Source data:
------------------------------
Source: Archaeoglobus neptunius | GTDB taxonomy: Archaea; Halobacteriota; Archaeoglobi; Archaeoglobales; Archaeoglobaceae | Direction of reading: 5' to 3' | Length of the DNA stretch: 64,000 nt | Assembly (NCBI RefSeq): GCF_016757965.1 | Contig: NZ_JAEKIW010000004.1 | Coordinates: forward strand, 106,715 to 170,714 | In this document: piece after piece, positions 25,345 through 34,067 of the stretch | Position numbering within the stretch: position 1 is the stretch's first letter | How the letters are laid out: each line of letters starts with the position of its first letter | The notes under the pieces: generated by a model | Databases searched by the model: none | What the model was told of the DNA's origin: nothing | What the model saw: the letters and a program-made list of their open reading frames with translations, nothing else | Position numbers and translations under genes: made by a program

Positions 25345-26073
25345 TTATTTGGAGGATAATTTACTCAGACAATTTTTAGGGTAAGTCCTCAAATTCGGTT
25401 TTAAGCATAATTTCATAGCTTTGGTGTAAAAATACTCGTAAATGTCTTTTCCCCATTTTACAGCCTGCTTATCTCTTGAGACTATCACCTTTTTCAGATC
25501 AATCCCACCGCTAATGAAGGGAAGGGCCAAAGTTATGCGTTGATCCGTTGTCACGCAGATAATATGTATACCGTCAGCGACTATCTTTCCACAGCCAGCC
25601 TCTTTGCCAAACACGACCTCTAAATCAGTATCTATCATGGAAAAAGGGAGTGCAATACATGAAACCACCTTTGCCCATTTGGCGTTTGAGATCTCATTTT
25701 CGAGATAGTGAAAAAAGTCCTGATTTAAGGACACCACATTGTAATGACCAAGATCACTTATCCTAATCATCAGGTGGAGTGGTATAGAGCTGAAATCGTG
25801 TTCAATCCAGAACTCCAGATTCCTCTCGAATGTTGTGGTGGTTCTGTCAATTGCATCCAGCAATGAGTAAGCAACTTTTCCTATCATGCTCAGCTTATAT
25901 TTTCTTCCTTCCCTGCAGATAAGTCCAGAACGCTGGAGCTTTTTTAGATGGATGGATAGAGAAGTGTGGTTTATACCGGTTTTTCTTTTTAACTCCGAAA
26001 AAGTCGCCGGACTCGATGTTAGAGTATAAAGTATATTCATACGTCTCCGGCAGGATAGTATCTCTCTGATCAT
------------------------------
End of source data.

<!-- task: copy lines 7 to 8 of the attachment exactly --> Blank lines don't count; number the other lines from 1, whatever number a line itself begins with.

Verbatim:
25701 CGAGATAGTGAAAAAAGTCCTGATTTAAGGACACCACATTGTAATGACCAAGATCACTTATCCTAATCATCAGGTGGAGTGGTATAGAGCTGAAATCGTG
25801 TTCAATCCAGAACTCCAGATTCCTCTCGAATGTTGTGGTGGTTCTGTCAATTGCATCCAGCAATGAGTAAGCAACTTTTCCTATCATGCTCAGCTTATAT